Her counterpart, Helena (in love with, but unloved as yet by Demetrius) was ably impersonated by Teresa Perrotta, whose big, sunny soprano belied the frequent hangdog presentation of this role. Ms. Perrotta suffered her indignities with secure, arching lines and melodiously amorous pleading. Luke Sutliff was a decidedly solid Demetrius, who gifted us with a bright, virile baritone. Mr. Sutliff may seem a touch uncomfortable in his own skin onstage, but that totally works for the character, and his effortless vocal delivery served him exceedingly well.
The group of Rude Mechanicals was another unified ensemble of equally stellar singing actors. Kevin Burdette’s well-traveled and much-admired bass made a welcome return to SFO as an assured Quince. Patrick Carfizzi’s Starveling was yet more deluxe casting that found the bass-baritone in refulgent voice. Nicholas Brownlee, who had nailed Mozart’s Figaro the night before, changed styles on a dime, and infused Bottom with a charismatic bass-baritone and savvy comic delivery. Flute was deliciously assumed by Brenton Ryan, his pleasing lyric tenor effectively colored to not only serve up the long-suffering bellows mender but also a yummy Tisbe in the play-within-a-play. It is not often you hear such an accomplished tenor as Matthew Grills as Snout, an assignment he lavished with wit and pliant tone. Apprentice William Meinert held his own in this august company as a doltish Snug, his rich vibrant bass easily filling the house.
Owing to COVID concerns, the children’s chorus solos were replaced successfully by highly accomplished Apprentices: Angela Yam, Leah Brzyski, Rachel Blaustein, and Taylor-Alexis Dupont. Theseus (Cory McGee) and Hippolyta (Lindsey Kate Brown) had little stage time, but when they did, they shone. Mr. McGee’s stentorian bass was evenly produced with keen musicianship. Ms. Brown’s generous dramatic mezzo was throbbing with vitality.
Sidebar: The last two performers were also Apprentice Singers, thirty-eight of whom were presented in polished showcase auditions over two mornings for opera managers. I was fortunate to attend this diverse parade of young talent. This invaluable training program is expertly helmed by Apprentice Program Director, Gayletha Nichols.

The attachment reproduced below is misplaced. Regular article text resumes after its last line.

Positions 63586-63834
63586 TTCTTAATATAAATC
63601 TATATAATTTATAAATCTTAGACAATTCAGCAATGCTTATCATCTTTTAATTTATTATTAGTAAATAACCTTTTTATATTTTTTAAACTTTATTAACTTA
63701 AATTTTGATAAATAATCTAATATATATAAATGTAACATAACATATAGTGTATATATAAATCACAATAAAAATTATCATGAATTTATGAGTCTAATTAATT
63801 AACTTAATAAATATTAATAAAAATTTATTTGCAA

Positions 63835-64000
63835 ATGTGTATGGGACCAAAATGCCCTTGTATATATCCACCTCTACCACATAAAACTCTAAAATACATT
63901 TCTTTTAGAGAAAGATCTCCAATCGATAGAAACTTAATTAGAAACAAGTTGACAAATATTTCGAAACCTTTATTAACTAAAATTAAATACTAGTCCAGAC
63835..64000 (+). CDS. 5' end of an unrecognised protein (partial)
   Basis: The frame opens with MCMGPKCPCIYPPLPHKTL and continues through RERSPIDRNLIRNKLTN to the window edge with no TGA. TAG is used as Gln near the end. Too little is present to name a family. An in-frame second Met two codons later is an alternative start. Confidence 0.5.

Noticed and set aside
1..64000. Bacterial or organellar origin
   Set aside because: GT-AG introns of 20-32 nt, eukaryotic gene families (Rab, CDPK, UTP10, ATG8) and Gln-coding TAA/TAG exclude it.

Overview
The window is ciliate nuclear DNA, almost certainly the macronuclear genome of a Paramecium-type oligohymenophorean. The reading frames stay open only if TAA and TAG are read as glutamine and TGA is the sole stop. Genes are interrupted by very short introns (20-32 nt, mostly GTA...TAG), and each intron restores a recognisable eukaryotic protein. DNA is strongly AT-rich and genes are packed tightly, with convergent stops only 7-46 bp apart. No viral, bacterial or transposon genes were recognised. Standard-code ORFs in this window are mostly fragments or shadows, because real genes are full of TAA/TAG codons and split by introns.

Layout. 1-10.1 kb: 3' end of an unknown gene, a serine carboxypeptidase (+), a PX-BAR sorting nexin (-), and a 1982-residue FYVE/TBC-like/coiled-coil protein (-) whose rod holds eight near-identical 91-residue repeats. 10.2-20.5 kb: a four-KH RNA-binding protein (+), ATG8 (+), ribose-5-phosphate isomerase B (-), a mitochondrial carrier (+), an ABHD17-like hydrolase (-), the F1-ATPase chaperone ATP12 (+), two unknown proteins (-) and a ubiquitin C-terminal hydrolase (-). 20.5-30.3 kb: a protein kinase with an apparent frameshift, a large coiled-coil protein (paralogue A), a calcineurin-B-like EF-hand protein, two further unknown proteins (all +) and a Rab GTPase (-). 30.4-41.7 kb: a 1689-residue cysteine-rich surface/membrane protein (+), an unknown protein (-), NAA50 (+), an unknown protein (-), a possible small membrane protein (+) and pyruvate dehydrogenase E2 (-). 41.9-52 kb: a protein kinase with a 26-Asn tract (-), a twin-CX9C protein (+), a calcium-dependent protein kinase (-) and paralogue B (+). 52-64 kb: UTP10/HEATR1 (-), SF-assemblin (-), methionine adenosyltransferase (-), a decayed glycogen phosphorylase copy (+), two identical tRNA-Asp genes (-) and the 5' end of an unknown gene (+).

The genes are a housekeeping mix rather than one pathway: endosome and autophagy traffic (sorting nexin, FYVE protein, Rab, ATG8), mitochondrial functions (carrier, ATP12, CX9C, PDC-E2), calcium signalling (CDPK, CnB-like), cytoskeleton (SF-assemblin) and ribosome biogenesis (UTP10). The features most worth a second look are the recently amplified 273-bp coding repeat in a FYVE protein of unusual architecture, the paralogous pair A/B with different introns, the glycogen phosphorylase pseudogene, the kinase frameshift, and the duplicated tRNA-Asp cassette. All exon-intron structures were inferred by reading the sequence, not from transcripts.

To pull together the many delights of A Midsummer Night’s Dream and tie it up with a bow, it was left to Music Director Harry Bicket who presided authoritatively in the pit. The instrumentalists responded with a virtuosic reading of Britten’s always challenging scoring. It goes without saying that the orchestral ensemble is seamlessly professional at this company, but here the soloists also have many exposed moments, all beautifully taken. Especially noteworthy were the jaunty, prankish trumpet passages, presented with tangy gusto by Matthew Ernst. The accomplished Chorus Master was Susanne Sheston.
With health protocols firmly in place, even distancing in the audience couldn’t dampen the joy of a return to shared appreciation of a live performance. And even the face masks couldn’t dampen the guffaws, and finally, the well merited cheers elicited by this winning production.
Benjamin Britten: A Midsummer Night’s Dream
Cobweb: Angela Yam; Mustardseed: Leah Brzyski; Peaseblossom: Rachel Blaustein; Moth: Taylor-Alexis DuPont; Puck: Reed Luplau; Tytania: Erin Morley; Oberon: Iestyn Davies; Lysander: Duke Kim; Hermia: Adanya Dunn; Demetrius: ; Helena: Teresa Perrotta; Quince: Kevin Burdette; Snug: William Meinert; Starveling: Patrick Carfizzi; Flute: Brenton Ryan; Snout: Matthew Grills; Bottom: Nicholas Brownlee; Theseus: Cory McGee; Hippolyta: Lindsay Kate Brown; Conductor: Harry Bicket; Director, Set, Costume, and Projection Design: Netia Jones; Lighting Design: D.M. Wood; Choreography: Reed Luplau; Fight Director: Rick Sordelet; Chorus Master: Susanne Sheston
Above: The set of A Midsummer Night’s Dream. Photo by Curtis Brown for the Santa Fe Opera, 2021.